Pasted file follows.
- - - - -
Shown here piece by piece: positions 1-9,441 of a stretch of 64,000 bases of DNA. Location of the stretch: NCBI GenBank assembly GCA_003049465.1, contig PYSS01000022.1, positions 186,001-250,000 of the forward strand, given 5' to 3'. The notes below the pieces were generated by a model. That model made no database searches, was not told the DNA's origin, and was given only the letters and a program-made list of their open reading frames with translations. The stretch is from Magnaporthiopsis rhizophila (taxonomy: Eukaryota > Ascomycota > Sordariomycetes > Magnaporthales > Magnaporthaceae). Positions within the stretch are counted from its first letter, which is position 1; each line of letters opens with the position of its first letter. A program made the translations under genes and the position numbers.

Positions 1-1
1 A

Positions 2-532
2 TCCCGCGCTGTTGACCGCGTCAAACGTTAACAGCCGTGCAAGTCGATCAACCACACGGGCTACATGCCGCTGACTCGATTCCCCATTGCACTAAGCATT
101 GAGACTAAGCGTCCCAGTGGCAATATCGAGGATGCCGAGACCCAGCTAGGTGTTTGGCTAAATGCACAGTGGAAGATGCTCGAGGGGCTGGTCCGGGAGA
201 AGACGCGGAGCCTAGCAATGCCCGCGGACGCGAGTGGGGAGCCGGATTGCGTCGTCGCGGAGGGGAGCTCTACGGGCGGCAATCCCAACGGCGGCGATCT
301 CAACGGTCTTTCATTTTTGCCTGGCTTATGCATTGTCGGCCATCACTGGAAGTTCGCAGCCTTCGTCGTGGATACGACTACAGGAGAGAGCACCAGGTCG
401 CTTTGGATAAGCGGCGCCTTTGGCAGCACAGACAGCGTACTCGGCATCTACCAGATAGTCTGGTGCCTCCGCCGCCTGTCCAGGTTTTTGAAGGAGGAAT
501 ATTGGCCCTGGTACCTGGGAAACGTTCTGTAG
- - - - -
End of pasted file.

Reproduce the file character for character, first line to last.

Shown here piece by piece: positions 1-9,441 of a stretch of 64,000 bases of DNA. Location of the stretch: NCBI GenBank assembly GCA_003049465.1, contig PYSS01000022.1, positions 186,001-250,000 of the forward strand, given 5' to 3'. The notes below the pieces were generated by a model. That model made no database searches, was not told the DNA's origin, and was given only the letters and a program-made list of their open reading frames with translations. The stretch is from Magnaporthiopsis rhizophila (taxonomy: Eukaryota > Ascomycota > Sordariomycetes > Magnaporthales > Magnaporthaceae). Positions within the stretch are counted from its first letter, which is position 1; each line of letters opens with the position of its first letter. A program made the translations under genes and the position numbers.

Positions 1-1
1 A

Positions 2-532
2 TCCCGCGCTGTTGACCGCGTCAAACGTTAACAGCCGTGCAAGTCGATCAACCACACGGGCTACATGCCGCTGACTCGATTCCCCATTGCACTAAGCATT
101 GAGACTAAGCGTCCCAGTGGCAATATCGAGGATGCCGAGACCCAGCTAGGTGTTTGGCTAAATGCACAGTGGAAGATGCTCGAGGGGCTGGTCCGGGAGA
201 AGACGCGGAGCCTAGCAATGCCCGCGGACGCGAGTGGGGAGCCGGATTGCGTCGTCGCGGAGGGGAGCTCTACGGGCGGCAATCCCAACGGCGGCGATCT
301 CAACGGTCTTTCATTTTTGCCTGGCTTATGCATTGTCGGCCATCACTGGAAGTTCGCAGCCTTCGTCGTGGATACGACTACAGGAGAGAGCACCAGGTCG
401 CTTTGGATAAGCGGCGCCTTTGGCAGCACAGACAGCGTACTCGGCATCTACCAGATAGTCTGGTGCCTCCGCCGCCTGTCCAGGTTTTTGAAGGAGGAAT
501 ATTGGCCCTGGTACCTGGGAAACGTTCTGTAG